The decision by Brandeis to uninvite Hirsi Ali amounts to using political opinions to determine who speaks on campus, something I think the University community is not interested in. Other critics, such as Yossi Klein Halevi and Abdullah Antepli have suggested that honoring Hirsi Ali would be a slap in the face to Muslim students and a negation of Brandeis values of inclusivism, tolerance, and interdependence. Halevi also made the distinction between a dissident in a renegade where a dissident tries to change things but a renegade just damns them. Hirsi Ali is a renegade according to Halevi, but she remains a renegade with respect to symbolic behavior, that is, language and argument. She is not organizing violent revolution.

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Posted on April 20, 2014, in Communication and Conflict Resolution, Peace and Conflict Politics and tagged . Bookmark the permalink. 1 Comment.

  1. thanks for writing this.
    I have assigned her book in an introductory Islam course, and then did not in large part because of reasoning similar to something Klein HaLevi said, although not the comment that is so widely quoted. Her approach to Islam is her own and not broadly representative of mainstream approaches to Islam by people born into Islam. Of course, that is why her opinions matter!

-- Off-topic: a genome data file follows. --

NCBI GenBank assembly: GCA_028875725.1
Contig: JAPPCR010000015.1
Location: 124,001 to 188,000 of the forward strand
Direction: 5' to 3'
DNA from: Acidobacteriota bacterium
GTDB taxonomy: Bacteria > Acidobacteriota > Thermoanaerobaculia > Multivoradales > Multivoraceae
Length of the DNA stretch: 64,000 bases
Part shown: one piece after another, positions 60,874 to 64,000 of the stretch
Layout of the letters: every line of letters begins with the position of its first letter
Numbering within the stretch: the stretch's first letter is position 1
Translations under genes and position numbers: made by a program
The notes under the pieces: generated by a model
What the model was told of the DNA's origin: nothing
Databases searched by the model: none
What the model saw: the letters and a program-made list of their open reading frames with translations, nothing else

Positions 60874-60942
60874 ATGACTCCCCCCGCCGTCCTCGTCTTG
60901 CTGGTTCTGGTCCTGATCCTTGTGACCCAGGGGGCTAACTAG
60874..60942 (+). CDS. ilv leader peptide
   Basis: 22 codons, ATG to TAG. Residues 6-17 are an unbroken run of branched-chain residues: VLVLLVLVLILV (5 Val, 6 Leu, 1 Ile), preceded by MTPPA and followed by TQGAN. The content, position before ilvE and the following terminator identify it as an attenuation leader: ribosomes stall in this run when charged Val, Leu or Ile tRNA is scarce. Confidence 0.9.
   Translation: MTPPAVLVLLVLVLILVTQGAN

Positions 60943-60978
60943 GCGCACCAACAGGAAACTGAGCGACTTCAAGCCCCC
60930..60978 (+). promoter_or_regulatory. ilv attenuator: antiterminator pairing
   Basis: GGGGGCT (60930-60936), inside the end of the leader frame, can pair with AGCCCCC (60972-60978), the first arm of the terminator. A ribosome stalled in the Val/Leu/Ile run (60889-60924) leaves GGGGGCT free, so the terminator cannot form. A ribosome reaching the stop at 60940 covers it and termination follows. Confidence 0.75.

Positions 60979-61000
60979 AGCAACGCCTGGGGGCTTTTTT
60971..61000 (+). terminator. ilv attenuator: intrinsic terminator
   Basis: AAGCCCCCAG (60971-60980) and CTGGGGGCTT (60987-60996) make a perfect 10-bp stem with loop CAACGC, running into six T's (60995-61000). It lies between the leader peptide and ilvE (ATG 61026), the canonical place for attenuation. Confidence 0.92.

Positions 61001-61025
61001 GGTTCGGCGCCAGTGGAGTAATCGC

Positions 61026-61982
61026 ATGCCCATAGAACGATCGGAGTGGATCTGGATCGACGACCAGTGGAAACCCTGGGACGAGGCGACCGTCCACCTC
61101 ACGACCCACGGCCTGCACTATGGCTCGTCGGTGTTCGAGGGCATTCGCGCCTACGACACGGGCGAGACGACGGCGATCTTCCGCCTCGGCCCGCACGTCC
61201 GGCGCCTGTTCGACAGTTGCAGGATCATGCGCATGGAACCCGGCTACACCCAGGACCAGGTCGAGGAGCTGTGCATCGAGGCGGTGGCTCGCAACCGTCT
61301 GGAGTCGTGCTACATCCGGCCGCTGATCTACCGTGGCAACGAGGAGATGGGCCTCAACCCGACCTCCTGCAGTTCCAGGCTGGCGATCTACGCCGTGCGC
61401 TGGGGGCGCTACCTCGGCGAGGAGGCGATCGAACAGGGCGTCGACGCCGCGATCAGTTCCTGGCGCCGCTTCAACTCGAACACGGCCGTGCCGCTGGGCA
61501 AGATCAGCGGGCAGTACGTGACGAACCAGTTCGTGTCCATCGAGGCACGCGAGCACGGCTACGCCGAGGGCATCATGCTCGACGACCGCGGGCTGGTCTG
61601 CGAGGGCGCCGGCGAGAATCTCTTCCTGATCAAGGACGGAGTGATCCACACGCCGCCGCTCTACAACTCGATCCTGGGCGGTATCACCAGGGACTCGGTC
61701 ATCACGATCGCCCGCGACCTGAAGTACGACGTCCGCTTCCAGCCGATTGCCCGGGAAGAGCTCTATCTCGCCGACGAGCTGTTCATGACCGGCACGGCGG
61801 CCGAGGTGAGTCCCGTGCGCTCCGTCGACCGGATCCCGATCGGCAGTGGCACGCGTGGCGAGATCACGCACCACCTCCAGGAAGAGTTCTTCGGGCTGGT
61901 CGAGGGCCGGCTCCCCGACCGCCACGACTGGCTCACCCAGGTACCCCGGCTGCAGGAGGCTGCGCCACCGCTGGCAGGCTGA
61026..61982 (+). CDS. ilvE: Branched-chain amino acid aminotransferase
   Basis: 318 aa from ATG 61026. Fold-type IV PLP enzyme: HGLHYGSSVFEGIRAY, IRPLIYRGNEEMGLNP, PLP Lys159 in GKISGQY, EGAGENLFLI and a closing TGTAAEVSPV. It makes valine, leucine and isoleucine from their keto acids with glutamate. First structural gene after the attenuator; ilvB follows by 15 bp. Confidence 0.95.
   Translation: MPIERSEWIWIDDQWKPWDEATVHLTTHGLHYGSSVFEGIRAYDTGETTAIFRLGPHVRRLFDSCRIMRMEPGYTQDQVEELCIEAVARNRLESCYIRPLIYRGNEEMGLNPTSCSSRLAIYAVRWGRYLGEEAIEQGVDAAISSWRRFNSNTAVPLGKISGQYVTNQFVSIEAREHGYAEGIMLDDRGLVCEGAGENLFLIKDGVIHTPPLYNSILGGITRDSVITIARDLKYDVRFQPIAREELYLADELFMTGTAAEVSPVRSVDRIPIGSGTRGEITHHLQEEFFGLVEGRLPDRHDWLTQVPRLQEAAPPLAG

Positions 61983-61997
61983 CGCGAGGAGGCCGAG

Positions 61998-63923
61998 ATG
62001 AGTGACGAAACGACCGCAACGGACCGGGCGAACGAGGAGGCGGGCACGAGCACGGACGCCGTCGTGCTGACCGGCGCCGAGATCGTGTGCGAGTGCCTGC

What’s more, although there are a lot of Muslim-Jewish interactions, the collaboration of Klein Halevi and Antepli can be seen by some as not so very indicative of the broad mainstream either, and certainly reflect the realities in some segments of Israel and the USA, but rejected in many other areas.

    My own reactions to the dis-invitation issue were shaped in part by dis-invitations and a presidential caving to various interests on my university campus. Klein Halevi was right about the disinvitation being a learning experience: I am not sure this is anything at all what he met, but the learning experience should be that Brandeis has the resources to properly vet any speaker they plan for commencement. Once having made a decision to invite her, the Brandeis administration should have been able to stand by this choice. The learning experience: don’t invite someone you will have to dis-invite, and stick by your choice or look foolish.

    I am also wary of CAIR, Council for American Islamic Relations, which protested vociferously–but after all, that is what they do–protest any speaker seen as negative to Islam. With all due respect, this is something like some Jewish responses to anyone perceived as being even slightly anti-Israel or anti-Semitic.

    HIrsi Ali is an important voice, and many of her controversial opinions about Islam are voiced by Muslims as well–many Muslims emphasize readiness for death over life, or the subservience of women or of women’s honor, and other things to which she objects–and do so saying that these are Islamic teachings.

    The saddest thing about this is that there are strong Muslim voices who criticize some of the same things Hirsi Ali has criticized, and argue strongly for Human Rights in terms recognizable to the international community–but they are often also marginalized as well–and it is unfortunately easily possible to argue that Hirsi Ali has been more effective in her work.

    I think the dis-invitation has created a great deal of interesting discussion, but has robbed Brandeis graduates of an historic opportunity to interact with a unique and important writer, thinker and activist.